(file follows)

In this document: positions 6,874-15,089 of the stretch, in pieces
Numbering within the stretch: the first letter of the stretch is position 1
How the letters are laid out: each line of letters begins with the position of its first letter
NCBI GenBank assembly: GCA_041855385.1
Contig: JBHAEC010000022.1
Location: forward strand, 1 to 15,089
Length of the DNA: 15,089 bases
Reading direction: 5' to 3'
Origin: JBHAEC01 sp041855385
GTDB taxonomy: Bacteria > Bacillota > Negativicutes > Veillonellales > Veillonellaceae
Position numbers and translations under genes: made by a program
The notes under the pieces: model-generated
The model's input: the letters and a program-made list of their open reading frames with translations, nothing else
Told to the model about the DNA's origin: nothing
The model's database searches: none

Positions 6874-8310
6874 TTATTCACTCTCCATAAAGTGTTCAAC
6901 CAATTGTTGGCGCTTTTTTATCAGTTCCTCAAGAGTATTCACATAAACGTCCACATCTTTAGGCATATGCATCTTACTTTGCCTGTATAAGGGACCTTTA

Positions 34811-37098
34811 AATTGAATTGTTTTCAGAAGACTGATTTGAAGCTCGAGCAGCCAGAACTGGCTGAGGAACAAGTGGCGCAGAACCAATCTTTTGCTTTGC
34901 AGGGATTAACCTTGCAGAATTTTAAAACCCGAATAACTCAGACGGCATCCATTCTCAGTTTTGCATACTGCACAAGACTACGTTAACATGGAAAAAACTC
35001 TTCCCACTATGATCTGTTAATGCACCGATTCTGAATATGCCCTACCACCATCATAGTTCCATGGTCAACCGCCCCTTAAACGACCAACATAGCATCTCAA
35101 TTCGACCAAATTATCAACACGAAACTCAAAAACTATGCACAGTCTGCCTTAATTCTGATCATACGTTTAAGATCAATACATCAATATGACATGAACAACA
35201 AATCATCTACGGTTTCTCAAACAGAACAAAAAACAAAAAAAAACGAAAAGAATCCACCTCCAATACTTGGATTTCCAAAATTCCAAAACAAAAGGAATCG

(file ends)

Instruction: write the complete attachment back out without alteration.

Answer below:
In this document: positions 6,874-15,089 of the stretch, in pieces
Numbering within the stretch: the first letter of the stretch is position 1
How the letters are laid out: each line of letters begins with the position of its first letter
NCBI GenBank assembly: GCA_041855385.1
Contig: JBHAEC010000022.1
Location: forward strand, 1 to 15,089
Length of the DNA: 15,089 bases
Reading direction: 5' to 3'
Origin: JBHAEC01 sp041855385
GTDB taxonomy: Bacteria > Bacillota > Negativicutes > Veillonellales > Veillonellaceae
Position numbers and translations under genes: made by a program
The notes under the pieces: model-generated
The model's input: the letters and a program-made list of their open reading frames with translations, nothing else
Told to the model about the DNA's origin: nothing
The model's database searches: none

Positions 6874-8310
6874 TTATTCACTCTCCATAAAGTGTTCAAC
6901 CAATTGTTGGCGCTTTTTTATCAGTTCCTCAAGAGTATTCACATAAACGTCCACATCTTTAGGCATATGCATCTTACTTTGCCTGTATAAGGGACCTTTA

Positions 34811-37098
34811 AATTGAATTGTTTTCAGAAGACTGATTTGAAGCTCGAGCAGCCAGAACTGGCTGAGGAACAAGTGGCGCAGAACCAATCTTTTGCTTTGC
34901 AGGGATTAACCTTGCAGAATTTTAAAACCCGAATAACTCAGACGGCATCCATTCTCAGTTTTGCATACTGCACAAGACTACGTTAACATGGAAAAAACTC
35001 TTCCCACTATGATCTGTTAATGCACCGATTCTGAATATGCCCTACCACCATCATAGTTCCATGGTCAACCGCCCCTTAAACGACCAACATAGCATCTCAA
35101 TTCGACCAAATTATCAACACGAAACTCAAAAACTATGCACAGTCTGCCTTAATTCTGATCATACGTTTAAGATCAATACATCAATATGACATGAACAACA
35201 AATCATCTACGGTTTCTCAAACAGAACAAAAAACAAAAAAAAACGAAAAGAATCCACCTCCAATACTTGGATTTCCAAAATTCCAAAACAAAAGGAATCG